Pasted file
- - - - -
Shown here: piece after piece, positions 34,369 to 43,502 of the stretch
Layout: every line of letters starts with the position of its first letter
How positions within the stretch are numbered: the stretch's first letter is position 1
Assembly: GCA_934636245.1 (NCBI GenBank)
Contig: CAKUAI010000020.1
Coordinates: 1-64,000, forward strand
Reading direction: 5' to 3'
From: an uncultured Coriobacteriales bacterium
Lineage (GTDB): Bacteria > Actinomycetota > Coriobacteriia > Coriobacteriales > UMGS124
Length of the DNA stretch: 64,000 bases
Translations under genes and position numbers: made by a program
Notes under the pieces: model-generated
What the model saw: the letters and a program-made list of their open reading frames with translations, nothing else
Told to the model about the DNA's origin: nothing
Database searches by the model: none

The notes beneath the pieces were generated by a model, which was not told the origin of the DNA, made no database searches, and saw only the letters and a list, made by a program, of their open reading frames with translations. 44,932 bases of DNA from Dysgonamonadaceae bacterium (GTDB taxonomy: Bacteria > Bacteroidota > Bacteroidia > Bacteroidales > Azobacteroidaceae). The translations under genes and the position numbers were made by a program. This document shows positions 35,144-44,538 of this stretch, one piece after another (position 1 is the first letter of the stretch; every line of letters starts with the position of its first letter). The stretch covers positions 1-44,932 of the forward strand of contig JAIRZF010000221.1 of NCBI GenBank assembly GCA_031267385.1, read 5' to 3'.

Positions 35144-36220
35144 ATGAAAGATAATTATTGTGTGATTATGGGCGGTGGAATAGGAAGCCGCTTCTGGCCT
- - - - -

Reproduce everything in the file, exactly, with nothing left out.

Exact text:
Shown here: piece after piece, positions 34,369 to 43,502 of the stretch
Layout: every line of letters starts with the position of its first letter
How positions within the stretch are numbered: the stretch's first letter is position 1
Assembly: GCA_934636245.1 (NCBI GenBank)
Contig: CAKUAI010000020.1
Coordinates: 1-64,000, forward strand
Reading direction: 5' to 3'
From: an uncultured Coriobacteriales bacterium
Lineage (GTDB): Bacteria > Actinomycetota > Coriobacteriia > Coriobacteriales > UMGS124
Length of the DNA stretch: 64,000 bases
Translations under genes and position numbers: made by a program
Notes under the pieces: model-generated
What the model saw: the letters and a program-made list of their open reading frames with translations, nothing else
Told to the model about the DNA's origin: nothing
Database searches by the model: none

The notes beneath the pieces were generated by a model, which was not told the origin of the DNA, made no database searches, and saw only the letters and a list, made by a program, of their open reading frames with translations. 44,932 bases of DNA from Dysgonamonadaceae bacterium (GTDB taxonomy: Bacteria > Bacteroidota > Bacteroidia > Bacteroidales > Azobacteroidaceae). The translations under genes and the position numbers were made by a program. This document shows positions 35,144-44,538 of this stretch, one piece after another (position 1 is the first letter of the stretch; every line of letters starts with the position of its first letter). The stretch covers positions 1-44,932 of the forward strand of contig JAIRZF010000221.1 of NCBI GenBank assembly GCA_031267385.1, read 5' to 3'.

Positions 35144-36220
35144 ATGAAAGATAATTATTGTGTGATTATGGGCGGTGGAATAGGAAGCCGCTTCTGGCCT